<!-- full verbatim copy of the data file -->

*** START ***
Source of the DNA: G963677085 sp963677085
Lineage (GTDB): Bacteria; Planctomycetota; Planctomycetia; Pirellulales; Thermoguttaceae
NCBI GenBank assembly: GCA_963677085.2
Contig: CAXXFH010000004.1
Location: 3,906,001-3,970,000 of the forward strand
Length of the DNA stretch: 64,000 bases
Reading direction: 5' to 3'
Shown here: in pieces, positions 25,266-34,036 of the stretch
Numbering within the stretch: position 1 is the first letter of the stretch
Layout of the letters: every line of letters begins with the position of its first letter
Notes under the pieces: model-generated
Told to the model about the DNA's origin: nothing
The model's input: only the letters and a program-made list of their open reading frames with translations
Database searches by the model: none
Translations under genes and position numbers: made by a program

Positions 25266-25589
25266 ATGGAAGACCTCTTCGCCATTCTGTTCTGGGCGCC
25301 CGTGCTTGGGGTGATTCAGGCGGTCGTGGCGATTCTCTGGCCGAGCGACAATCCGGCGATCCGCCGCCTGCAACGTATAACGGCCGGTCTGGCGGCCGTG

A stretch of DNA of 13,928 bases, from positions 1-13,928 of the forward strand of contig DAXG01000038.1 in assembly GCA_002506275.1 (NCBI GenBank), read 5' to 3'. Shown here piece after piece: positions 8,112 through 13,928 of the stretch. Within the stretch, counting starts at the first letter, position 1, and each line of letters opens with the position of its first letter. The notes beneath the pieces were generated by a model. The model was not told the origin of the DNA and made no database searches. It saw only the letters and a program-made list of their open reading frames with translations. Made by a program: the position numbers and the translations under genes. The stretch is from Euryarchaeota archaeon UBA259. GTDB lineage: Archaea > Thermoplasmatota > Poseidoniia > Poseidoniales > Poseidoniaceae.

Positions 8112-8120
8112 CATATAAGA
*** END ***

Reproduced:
Source of the DNA: G963677085 sp963677085
Lineage (GTDB): Bacteria; Planctomycetota; Planctomycetia; Pirellulales; Thermoguttaceae
NCBI GenBank assembly: GCA_963677085.2
Contig: CAXXFH010000004.1
Location: 3,906,001-3,970,000 of the forward strand
Length of the DNA stretch: 64,000 bases
Reading direction: 5' to 3'
Shown here: in pieces, positions 25,266-34,036 of the stretch
Numbering within the stretch: position 1 is the first letter of the stretch
Layout of the letters: every line of letters begins with the position of its first letter
Notes under the pieces: model-generated
Told to the model about the DNA's origin: nothing
The model's input: only the letters and a program-made list of their open reading frames with translations
Database searches by the model: none
Translations under genes and position numbers: made by a program

Positions 25266-25589
25266 ATGGAAGACCTCTTCGCCATTCTGTTCTGGGCGCC
25301 CGTGCTTGGGGTGATTCAGGCGGTCGTGGCGATTCTCTGGCCGAGCGACAATCCGGCGATCCGCCGCCTGCAACGTATAACGGCCGGTCTGGCGGCCGTG

A stretch of DNA of 13,928 bases, from positions 1-13,928 of the forward strand of contig DAXG01000038.1 in assembly GCA_002506275.1 (NCBI GenBank), read 5' to 3'. Shown here piece after piece: positions 8,112 through 13,928 of the stretch. Within the stretch, counting starts at the first letter, position 1, and each line of letters opens with the position of its first letter. The notes beneath the pieces were generated by a model. The model was not told the origin of the DNA and made no database searches. It saw only the letters and a program-made list of their open reading frames with translations. Made by a program: the position numbers and the translations under genes. The stretch is from Euryarchaeota archaeon UBA259. GTDB lineage: Archaea > Thermoplasmatota > Poseidoniia > Poseidoniales > Poseidoniaceae.

Positions 8112-8120
8112 CATATAAGA